Kenya and Netflix Africa have signed an agreement that ends the streaming of LGBTQ-specific movies in compliance with the country’s laws.
The agreement allowing Netflix to self-classify movies streamed in Kenya by restricting the LGBTQ-specific content was officially signed in February this year after talks that began in October 2021.
An official at Kenya’s film regulator, the Kenya Film Classification Board, told Washington Blade that Netflix has already paid for a films distribution license within the country and it is currently under processing.
“After signing the agreement, they (Netflix) are already developing a classification system that is aligned with the local classification standards so that every film on Netflix will be Kenyan ratings once it is in place,” the official said.
The Kenya Film Classification Board considers LGBTQ-specific content under the “restricted category” that is not allowed for broadcast, exhibition and distribution to the public because it glorifies, normalizes, promotes and propagates homosexuality against the law.
“The developed system must be brought to KFCB to confirm whether it generates results that are aligned with our local classification system before the board adopts the ratings,” the official stated.
The official noted the board’s technical staff is ready to offer any assistance to Netflix personnel in developing the system.
Kenya does not recognize consensual same-sex relations and they are criminalized under Section 165 of the Penal Code.
Parliament in March approved a resolution banning public discussions of LGBTQ-specific issues, including in the media. The Family Protection Bill, 2023 would impose the death penalty on LGBTQ people and criminalizes the so-called promotion of LGBTQ practices in the country.
The KFCB derives powers from the Films and Stage Act to regulate the exhibition, distribution, possession, or broadcasting of content to the public.
“Basically, we were given authority by the government to introduce classification for broadcasters, video-on-demand and over-the-top media services,” the official said.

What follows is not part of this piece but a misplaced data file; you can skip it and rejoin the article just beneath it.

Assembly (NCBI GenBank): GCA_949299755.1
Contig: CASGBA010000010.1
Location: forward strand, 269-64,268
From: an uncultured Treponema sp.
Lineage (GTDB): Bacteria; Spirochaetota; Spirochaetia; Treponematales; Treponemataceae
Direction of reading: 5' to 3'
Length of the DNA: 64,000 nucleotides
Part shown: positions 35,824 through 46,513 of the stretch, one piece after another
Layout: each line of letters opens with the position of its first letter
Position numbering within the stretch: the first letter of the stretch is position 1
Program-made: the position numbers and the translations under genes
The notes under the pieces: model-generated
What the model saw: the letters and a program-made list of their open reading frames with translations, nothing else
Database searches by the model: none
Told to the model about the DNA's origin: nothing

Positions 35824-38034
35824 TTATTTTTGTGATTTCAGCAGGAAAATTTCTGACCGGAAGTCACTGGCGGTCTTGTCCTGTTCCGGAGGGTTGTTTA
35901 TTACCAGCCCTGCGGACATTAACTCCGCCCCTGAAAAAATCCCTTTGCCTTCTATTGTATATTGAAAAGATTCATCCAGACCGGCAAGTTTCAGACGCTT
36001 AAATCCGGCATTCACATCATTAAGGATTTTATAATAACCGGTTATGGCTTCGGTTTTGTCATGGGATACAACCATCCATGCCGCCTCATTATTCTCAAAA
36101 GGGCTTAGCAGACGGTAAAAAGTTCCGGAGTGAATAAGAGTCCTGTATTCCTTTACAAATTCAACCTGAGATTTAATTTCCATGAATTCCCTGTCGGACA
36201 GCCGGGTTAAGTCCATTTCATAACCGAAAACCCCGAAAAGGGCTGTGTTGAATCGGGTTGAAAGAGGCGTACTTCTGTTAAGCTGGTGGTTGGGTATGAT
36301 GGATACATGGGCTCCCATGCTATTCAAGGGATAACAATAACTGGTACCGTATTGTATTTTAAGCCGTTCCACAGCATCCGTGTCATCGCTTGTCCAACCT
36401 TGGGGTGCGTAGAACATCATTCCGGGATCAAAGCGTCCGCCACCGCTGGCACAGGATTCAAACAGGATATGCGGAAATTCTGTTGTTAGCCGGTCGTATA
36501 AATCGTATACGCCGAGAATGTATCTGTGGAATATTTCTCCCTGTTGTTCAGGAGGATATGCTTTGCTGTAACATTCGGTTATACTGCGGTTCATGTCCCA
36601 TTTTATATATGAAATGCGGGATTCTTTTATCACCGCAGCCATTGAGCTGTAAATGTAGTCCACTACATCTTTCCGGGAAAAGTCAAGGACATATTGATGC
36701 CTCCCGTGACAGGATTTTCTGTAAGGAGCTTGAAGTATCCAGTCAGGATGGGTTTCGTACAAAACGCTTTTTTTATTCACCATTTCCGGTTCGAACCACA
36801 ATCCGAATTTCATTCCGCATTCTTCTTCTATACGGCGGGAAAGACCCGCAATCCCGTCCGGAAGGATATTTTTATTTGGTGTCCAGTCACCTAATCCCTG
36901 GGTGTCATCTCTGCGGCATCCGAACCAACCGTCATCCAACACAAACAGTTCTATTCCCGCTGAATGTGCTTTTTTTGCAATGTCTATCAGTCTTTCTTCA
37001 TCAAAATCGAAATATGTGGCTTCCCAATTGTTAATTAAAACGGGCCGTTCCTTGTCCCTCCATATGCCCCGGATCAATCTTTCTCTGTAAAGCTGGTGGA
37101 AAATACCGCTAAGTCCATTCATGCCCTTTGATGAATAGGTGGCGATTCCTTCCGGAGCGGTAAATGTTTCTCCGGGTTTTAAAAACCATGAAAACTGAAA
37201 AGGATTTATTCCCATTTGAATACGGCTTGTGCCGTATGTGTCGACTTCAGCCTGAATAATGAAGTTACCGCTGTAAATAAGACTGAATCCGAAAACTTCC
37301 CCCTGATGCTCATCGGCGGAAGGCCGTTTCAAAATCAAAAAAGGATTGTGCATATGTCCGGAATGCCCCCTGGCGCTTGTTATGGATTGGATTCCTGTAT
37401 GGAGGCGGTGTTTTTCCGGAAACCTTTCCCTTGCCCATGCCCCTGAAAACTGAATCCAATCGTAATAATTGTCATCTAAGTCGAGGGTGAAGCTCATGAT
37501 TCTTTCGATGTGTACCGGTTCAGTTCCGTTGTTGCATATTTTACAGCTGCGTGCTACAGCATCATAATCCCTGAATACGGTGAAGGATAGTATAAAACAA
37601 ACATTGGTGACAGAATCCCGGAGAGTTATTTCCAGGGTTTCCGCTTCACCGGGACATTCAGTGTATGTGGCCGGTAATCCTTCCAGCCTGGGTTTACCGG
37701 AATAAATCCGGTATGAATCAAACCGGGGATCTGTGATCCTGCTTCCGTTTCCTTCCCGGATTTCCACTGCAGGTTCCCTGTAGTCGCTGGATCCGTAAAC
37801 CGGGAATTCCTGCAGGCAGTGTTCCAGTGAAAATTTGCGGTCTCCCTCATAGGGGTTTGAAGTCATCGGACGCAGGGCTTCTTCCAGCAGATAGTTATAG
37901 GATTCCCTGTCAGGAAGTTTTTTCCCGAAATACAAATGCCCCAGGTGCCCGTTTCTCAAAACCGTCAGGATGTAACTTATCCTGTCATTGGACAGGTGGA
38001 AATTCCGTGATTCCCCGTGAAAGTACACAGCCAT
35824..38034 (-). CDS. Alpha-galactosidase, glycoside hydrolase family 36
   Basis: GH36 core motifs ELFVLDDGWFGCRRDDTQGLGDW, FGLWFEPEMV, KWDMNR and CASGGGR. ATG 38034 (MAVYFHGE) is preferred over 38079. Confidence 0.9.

Live programming and news, however, are exempted from the board’s content classification.
The rapid growth in digital technology has also prompted the board to reconsider effective ways of classifying and regulating films streamed on numerous digital platforms like video-on-demand services.
There is, for example, a proposed law dubbed Kenya Film Bill that seeks to empower the KFCB in its film classification and regulation duties in this digital era.
The proposal would recognize the board’s key roles of regulating the creation, broadcasting, distribution, possession, and exhibition of films through the issuance of licenses to filmmakers, distributors and exhibitors. It would also affirm the KFCB’s mandate in classifying films under different categories, such as films that are either restricted or prohibited in Kenya.
The board is also targeting other video-on-demand streaming platforms in restricting LGBTQ-specific content in Kenya apart from reaching a deal with Netflix.
“We have already initiated talks with Showmax and the local Safaricom and Viusasa platforms with such video-on-demand services, among other platforms considered as distributors of this streaming content,” the KFCB official said.
The board’s push for the streaming platforms to self-classify movies in line with Kenyan laws makes it easy for its officials to monitor compliance.
Kenya and Egypt have the highest number of Netflix subscriptions in Africa.
Egypt’s media regulator in September 2022 had warned the streaming platform and Disney+ against broadcasting LGBTQ-specific such content as it breached its “societal values.”
Uganda is the latest African country to join Egypt and Kenya in banning the broadcasting of LGBTQ-specific content after the signing of the Anti-Homosexuality Act with a death penalty provision for “aggravated homosexuality.”
This prompted DStv-Uganda owned by South Africa’s MultiChoice Company to stop airing movies with LGBTQ-specific content in compliance with the new law.
Broadcasting or showcasing LGBTQ-specific movies in Kenya by filmmakers has on several occasions put them at loggerheads with the KFCB.
The board in September 2021 banned a gay documentary, “I Am Samuel,” that a local filmmaker produced. The KFCB termed it “blasphemous” because it promoted “values that are in dissonance with our constitution, culture, values, and norms.”